Pregnancy and the Novel Coronavirus

Pregnancy and the Novel Coronavirus

What Pregnant Mums Should Know About Coronavirus

You haven’t even met your baby yet, but you’re doing everything that you can to ensure a healthy pregnancy. With the novel Coronavirus (COVID-19) on everyone’s mind right now, you may be wondering how to keep yourself and your growing baby safe. Because COVID-19 is so new, doctors and researchers don’t know everything about the virus yet. “We are still learning the epidemiology of COVID-19 and how it might be different from typical coronaviruses, the current recommendations are much more conservative,” says Alexis Davis, MD, MS Epi, a NICU Director and Lansinoh Clinical Advisory Board member. Here’s what experts do know:

COVID-19 and pregnancy

During pregnancy, women may be more susceptible to viral illnesses in general, including COVID-19, due to normal changes which take place in the immune system when carrying a baby. Because of this, it’s possible that pregnant women may become sicker than they might have been before pregnancy. The Centers for Disease Control and Prevention recommends that all pregnant women should be vigilant about hand washing and avoiding sick people to lower their risk of becoming ill. It’s unclear whether COVID-19 could be transmitted from a pregnant mum to her baby, but the chances of transmission in the womb are small. A recent study of mothers in China showed that of thirty-three infected mothers who gave birth, only three newborns tested positive for the virus. And it’s not entirely clear how they acquired the disease, whether before birth, during the birth process, or after birth. All newborns who tested positive recovered from the illness. The virus is believed to primarily spread when a sick person coughs or sneezes near someone who hasn’t been infected, the way that flu and other respiratory diseases are transmitted. It may also be possible to get COVID-19 by touching surfaces (worktops, doorknobs) that have droplets containing the virus on them, and then touching your eyes, nose, or mouth. This is how the flu and other viruses may be transmitted. So the best way to keep yourself and your baby healthy is by following the recommendations for the Because the circumstances vary so much from region to region right now, local medical facilities are developing their own processes to best handle the situation. Stay in touch with your healthcare provider to stay informed of any changing procedures.

Coping with a pandemic

This is an emotional time in our history, so it’s natural to feel worried or have strong feelings about what you hear in the news. On top of that, being pregnant may make you feel more emotional than usual, because of normal hormone changes which take place in your body. During your pregnancy, it’s important to keep tabs on your emotional health, as well as your physical health. If you become fixated on upsetting news, take steps to scale back your exposure to stressful people or information. Limit the amount of time that you spend reading or listening to news about COVID-19. If your social media feeds contain a lot of updates about the impact of the disease, you may want to minimise your time scrolling through Facebook, Twitter, and Instagram, as well. Connect frequently with people who are positive influences in your life, and spend time talking about things which make you happy. Even with social distancing, you can “get together” with friends and relatives by phone call or video chat to talk about your day, your pregnancy, and things which bring you joy. Follow a routine every day, taking time to eat healthily, exercise, work, and practice gratitude. The structure and consistency may help you feel calmer and in control. If you’re feeling extremely sad, anxious, or exhausted and you’re finding it hard to take care of yourself or accomplish things on your to-do list, talk to your doctor or a mental-health provider about your emotions. Some pregnant women experience perinatal depression (depression during pregnancy); it may be more common among women with a history of depression. Perinatal depression won’t go away on its own, but it can be treated, so seeking help is crucial for you and your growing baby.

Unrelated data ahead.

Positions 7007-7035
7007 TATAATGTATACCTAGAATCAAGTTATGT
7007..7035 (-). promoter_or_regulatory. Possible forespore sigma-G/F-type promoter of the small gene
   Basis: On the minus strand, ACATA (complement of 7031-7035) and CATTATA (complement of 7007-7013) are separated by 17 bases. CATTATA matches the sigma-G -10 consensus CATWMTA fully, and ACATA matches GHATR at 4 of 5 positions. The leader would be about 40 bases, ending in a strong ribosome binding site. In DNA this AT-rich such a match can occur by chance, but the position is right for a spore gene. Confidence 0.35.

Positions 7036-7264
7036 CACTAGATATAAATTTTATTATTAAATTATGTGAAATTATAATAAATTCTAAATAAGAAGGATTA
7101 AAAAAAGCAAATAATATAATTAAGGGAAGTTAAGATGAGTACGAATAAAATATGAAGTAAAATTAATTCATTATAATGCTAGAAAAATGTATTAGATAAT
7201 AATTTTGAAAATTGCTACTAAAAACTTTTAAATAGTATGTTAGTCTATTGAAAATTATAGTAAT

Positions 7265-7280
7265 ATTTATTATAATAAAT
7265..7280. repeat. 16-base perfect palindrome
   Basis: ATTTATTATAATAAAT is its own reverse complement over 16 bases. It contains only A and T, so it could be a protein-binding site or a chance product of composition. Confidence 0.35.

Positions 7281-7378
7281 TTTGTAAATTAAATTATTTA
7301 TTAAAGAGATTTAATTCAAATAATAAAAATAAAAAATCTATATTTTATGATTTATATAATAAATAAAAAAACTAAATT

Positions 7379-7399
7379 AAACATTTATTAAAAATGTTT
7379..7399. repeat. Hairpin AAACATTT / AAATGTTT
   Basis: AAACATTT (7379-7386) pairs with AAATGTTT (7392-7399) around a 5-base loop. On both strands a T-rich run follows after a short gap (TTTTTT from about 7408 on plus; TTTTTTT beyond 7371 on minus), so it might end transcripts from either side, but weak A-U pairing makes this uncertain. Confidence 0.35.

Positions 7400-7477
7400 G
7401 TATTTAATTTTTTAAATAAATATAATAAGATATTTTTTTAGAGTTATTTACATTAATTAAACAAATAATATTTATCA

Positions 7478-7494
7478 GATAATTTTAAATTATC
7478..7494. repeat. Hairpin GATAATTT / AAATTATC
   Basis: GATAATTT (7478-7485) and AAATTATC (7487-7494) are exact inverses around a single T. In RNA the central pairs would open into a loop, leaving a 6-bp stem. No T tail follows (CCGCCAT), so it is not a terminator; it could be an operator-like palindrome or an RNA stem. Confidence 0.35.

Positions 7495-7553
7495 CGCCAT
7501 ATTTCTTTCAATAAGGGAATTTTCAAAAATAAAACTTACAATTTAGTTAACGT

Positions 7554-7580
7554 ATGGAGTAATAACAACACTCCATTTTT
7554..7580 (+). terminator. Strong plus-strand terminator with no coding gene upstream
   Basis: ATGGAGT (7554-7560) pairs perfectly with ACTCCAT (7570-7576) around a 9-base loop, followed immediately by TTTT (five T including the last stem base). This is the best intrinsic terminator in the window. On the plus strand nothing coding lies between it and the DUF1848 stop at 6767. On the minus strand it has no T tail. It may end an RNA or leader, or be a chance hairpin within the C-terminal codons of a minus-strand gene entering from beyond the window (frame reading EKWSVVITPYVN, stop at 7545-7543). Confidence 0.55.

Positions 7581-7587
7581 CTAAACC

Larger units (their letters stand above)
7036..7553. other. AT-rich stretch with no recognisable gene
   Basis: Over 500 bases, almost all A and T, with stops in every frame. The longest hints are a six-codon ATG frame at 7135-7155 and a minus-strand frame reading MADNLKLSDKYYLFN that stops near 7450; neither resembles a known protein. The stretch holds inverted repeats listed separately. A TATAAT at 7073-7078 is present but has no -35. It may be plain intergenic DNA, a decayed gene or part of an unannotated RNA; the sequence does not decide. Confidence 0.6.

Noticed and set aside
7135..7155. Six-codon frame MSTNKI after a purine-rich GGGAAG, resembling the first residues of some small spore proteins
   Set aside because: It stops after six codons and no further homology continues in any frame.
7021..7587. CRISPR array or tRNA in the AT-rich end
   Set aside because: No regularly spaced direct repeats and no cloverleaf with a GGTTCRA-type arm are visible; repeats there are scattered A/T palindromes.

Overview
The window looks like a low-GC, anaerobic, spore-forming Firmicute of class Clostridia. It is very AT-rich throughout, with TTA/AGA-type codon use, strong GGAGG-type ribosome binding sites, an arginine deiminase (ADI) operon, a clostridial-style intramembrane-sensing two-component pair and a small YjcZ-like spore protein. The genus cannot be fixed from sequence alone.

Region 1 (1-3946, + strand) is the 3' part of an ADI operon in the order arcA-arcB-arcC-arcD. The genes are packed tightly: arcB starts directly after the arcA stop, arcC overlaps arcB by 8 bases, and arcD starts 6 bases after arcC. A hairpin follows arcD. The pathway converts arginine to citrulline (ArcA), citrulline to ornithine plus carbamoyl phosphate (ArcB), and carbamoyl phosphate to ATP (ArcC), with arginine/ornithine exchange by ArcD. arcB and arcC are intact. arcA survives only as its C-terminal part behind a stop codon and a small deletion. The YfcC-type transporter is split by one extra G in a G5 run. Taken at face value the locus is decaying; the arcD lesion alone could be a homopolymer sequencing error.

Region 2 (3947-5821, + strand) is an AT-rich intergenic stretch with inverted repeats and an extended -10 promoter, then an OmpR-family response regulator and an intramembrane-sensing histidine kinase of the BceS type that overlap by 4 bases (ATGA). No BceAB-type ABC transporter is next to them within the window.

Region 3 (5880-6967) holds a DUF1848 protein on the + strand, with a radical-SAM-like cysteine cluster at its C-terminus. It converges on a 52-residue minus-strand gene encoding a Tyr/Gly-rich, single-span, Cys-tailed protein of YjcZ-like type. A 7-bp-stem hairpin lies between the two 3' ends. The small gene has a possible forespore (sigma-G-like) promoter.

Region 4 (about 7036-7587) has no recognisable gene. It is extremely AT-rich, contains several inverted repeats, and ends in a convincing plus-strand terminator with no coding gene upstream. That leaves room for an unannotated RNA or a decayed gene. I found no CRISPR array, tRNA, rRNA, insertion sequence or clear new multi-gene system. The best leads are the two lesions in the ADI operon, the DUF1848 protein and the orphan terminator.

Other considerations

Frequent hand washing is an excellent way to reduce your risk of many viruses, including COVID-19. “It’s not enough to quickly wash your hands; you need to spend at least 30 seconds lathering and scrubbing,” Davis says. “If hands aren’t soiled, then hand sanitise is acceptable, but it’s important that often-neglected surfaces, like between the fingers or under the nails, be attended to.” If you develop symptoms which suggest that you may have COVID-19, experts recommend that you seek care early. Possible symptoms include a fever, a dry cough and feeling short of breath (or having trouble breathing). Call you healthcare provider if you experience these symptoms. All content found on the website, including text, images, audio, or other formats were created for informational purposes only. The content is not intended to be a substitute for professional medical advice, diagnosis, or treatment. Always seek the advice of your physician or other qualified health provider with any questions you may have regarding a medical condition. Never disregard professional medical advice or delay in seeking it because of something you have read on this website.